SHAP Loop Start

SHAP is an acronym for SHapley Additive exPlanations and represents a unified approach to explain the predictions of any machine learning model. For a single output (e.g. probability of the positive class in a binary classification) it assigns to each feature a so-called Shapley Value that quantifies how this particular feature changed the output. If you have multiple outputs, multiple such Shapley Value sets are calculated. The sum of all Shapley Values for a single output adds up to the deviation from the mean prediction (aka null prediction), which is the prediction the model would have made if no feature had been available. KNIME Analytics Platform also offers a second means to calculate Shapley Values via the Shapley Values loop nodes. In contrast to these, SHAP allows you to also find sparse explanations via regularization with the LASSO. The advantage of this is that you can pick the maximal number of features you want to have in your explanation, which makes the explanations far more understandable in cases with hundreds or thousands of features. If a maximal number of features is specified, SHAP will find for each explainable row those features that have the most impact on its prediction and then only consider those when calculating the Shapley Values.


The first input table of this node contains the rows of interest (ROI), for which an explanation is required. The SHAP algorithm replaces certain subsets of features of a ROI and observes how the model output changes. These replacement features are taken from the second input table. Note that in contrast to the Shapley Values and LIME loops, this sampling table should not be much larger than 100 rows so as to keep the runtime reasonable (don't worry, SHAP is usually still on par with the other methods). The output of the SHAP Loop Start node contains only those columns specified as feature columns in the dialog. This table has to be predicted by the model, whose predictions you want to better understand, and then fed into the SHAP Loop End node to calculate the explanations. Note that the SHAP loop has n + 1 iterations where n is the number of ROIs (rows of the first input table). The first iteration is special as it doesn't explain a ROI like the other iterations but is used to estimate the mean prediction by letting the model predict the sampling table (second input of the SHAP Loop Start). In the loop body you should use your model to predict the data produced by the SHAP Loop Start node and feed the table containing the appended predictions into the SHAP Loop End node. Note that SHAP can only explain numerical predictions, so you have to configure your predictor to output probabilities in case of a classification task.


Feature columns
The columns you want to evaluate as features. Typically, these are those columns that your model needs to perform a prediction. If you only want to evaluate a subset of the columns your model needs, check the "Retain non-feature columns" option. Note that if the retain option is not set, only the feature columns will be contained in the ouput of this node. IMPORTANT: The number of features has a strong impact on the number of rows produced per row in the first input table and will hence increase the runtime. Make sure that only columns used by your model are selected as feature columns.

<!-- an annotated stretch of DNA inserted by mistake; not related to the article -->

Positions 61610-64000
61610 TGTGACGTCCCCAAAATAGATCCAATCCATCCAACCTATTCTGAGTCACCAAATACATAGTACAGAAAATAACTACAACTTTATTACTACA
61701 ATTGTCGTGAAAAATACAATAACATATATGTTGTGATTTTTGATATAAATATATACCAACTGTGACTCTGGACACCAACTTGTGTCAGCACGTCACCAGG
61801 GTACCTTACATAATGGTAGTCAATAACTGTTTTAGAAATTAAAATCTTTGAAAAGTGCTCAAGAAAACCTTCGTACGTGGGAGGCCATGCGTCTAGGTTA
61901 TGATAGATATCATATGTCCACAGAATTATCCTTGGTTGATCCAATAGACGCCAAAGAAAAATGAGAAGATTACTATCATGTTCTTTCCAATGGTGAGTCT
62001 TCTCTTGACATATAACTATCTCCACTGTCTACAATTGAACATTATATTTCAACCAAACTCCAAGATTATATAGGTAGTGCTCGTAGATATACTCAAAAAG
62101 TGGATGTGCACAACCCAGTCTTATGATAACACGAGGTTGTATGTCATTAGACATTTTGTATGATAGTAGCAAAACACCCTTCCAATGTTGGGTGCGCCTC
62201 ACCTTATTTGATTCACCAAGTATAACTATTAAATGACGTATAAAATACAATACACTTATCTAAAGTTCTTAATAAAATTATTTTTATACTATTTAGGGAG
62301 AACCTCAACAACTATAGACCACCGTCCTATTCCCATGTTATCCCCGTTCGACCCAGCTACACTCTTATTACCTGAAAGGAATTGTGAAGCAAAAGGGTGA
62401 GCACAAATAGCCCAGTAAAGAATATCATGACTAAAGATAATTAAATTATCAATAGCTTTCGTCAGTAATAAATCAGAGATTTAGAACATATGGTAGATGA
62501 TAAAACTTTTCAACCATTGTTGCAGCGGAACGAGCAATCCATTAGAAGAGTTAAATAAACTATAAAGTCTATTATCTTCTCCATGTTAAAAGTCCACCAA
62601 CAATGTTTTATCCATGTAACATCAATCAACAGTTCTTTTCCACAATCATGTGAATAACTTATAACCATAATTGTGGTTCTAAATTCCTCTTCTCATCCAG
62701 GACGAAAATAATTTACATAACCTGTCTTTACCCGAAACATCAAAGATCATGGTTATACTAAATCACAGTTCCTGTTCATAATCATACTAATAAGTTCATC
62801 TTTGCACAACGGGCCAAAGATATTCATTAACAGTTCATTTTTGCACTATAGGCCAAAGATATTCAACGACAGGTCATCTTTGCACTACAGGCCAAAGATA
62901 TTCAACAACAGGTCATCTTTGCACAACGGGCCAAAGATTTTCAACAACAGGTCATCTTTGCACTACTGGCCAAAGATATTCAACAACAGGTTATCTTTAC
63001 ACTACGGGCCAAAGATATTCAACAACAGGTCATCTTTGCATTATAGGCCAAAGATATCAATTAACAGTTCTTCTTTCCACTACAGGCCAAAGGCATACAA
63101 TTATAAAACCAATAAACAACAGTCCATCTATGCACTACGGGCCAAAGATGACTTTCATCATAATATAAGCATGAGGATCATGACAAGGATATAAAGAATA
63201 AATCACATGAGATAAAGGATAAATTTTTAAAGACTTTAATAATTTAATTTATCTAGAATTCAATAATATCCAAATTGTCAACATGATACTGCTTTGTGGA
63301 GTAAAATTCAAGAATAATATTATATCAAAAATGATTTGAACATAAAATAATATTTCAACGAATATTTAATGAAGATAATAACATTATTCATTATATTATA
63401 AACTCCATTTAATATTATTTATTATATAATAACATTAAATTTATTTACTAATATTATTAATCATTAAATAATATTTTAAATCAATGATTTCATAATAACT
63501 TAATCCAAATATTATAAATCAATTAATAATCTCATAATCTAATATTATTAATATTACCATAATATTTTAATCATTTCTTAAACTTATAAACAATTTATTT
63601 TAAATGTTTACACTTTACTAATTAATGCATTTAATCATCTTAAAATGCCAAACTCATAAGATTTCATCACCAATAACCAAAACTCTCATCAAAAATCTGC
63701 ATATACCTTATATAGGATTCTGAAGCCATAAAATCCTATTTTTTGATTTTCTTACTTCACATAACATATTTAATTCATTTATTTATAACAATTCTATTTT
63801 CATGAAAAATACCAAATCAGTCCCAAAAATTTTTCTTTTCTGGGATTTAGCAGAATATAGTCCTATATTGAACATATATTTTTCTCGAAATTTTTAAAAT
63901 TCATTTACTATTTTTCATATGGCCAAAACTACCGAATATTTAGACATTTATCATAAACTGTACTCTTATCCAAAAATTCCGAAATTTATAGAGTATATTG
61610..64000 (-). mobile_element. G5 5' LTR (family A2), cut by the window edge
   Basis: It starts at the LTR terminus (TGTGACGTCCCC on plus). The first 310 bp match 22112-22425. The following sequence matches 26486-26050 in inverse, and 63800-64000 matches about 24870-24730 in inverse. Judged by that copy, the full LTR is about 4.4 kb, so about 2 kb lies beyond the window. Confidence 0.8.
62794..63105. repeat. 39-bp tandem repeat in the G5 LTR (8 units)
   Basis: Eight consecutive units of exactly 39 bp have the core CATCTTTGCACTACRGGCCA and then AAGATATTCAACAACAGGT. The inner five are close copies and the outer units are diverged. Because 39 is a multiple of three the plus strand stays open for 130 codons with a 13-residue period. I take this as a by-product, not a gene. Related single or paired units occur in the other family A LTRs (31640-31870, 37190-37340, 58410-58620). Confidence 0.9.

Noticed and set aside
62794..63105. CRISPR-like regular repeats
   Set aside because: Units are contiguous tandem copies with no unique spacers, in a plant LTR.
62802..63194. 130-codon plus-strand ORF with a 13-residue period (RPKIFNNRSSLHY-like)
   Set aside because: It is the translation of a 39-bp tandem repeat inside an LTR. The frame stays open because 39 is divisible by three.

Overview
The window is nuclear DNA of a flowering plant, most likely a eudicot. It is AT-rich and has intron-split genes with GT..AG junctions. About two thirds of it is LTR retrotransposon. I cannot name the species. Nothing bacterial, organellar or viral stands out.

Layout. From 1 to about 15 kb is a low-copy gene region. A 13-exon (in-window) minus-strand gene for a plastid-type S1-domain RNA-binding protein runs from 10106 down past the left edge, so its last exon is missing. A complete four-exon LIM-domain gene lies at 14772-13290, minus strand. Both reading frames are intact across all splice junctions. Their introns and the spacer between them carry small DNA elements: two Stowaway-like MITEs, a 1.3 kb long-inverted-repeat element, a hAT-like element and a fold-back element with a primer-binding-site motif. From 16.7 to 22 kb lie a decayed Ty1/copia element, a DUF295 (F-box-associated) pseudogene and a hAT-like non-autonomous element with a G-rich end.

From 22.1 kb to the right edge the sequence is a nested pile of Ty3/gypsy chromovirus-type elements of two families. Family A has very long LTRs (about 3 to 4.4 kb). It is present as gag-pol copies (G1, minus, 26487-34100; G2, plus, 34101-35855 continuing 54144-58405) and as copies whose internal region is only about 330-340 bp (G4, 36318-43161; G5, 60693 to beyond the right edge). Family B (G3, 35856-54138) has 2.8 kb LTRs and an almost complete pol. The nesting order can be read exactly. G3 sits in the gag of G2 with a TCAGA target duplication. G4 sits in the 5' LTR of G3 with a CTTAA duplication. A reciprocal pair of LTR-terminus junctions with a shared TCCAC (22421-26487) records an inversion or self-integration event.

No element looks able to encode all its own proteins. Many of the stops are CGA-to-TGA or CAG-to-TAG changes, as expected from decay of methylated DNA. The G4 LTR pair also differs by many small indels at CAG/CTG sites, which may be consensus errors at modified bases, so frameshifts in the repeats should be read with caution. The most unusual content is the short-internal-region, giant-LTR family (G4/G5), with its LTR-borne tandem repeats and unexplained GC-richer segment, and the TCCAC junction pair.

Every collection column represents a single feature
Typically, collection columns and vectors hold a large number of features (e.g. a bit vector where each position indicates the presence/absence of a word in a document) but it's also possible that a collection/vector only represents a single feature. By checking this box, SHAP will consider the latter case.
Retain non-feature columns
If this option is set, all non-feature columns of the current ROI are appended to the rows in the output table. This is useful if you want to evaluate only a subset of the actual features your model uses.
Explanation set size
The maximum number of samples SHAP is allowed to use for its estimations. Ideally, SHAP can evaluate all possible feature subsets (excluding the empty set and the full set) but there are 2^f - 2 many of these subsets where f is the number of features your model uses. Hence, if the explanation set size m is smaller than 2^f - 2, SHAP will try to enumerate as many subsets as possible and sample from the remaining subsets until the maximal explanation set size is reached. Note that the size of this node's output table is m * n where n the size of the sampling table.
Sampling weight
Since the size of the output table directly depends on the number of rows in the sampling table, it is recommended to only use up to 100 rows to keep the runtime and table size reasonable. However, 100 rows might not be enough to capture a complex dataset. SHAP proposes to overcome this issue by calculating a k-Means clustering and then using the cluster centroids as representatives. Because different clusters might have different sizes, each centroid receives a weight proportional to the number of rows it represents. This weight is then used by SHAP to calculate its estimations of the SHAP values. The weight column may only contain values larger than zero (e.g. number of rows in a cluster). They do not need to sum up to 1 as SHAP will do this normalization internally. If no weight column is specified, SHAP will assign each row in the sampling table with the same weight.
Use seed
Using a seed allows you to reproduce the results of the loop. If this box is checked the seed displayed in the text box is used, otherwise a new seed is generated for each execution.

Input Ports

Table containing the rows to be explained.
Table containing rows for sampling.

Output Ports

This table contains rows that have to be predicted by the predictor node corresponding to the model whose predictions you want to explain.


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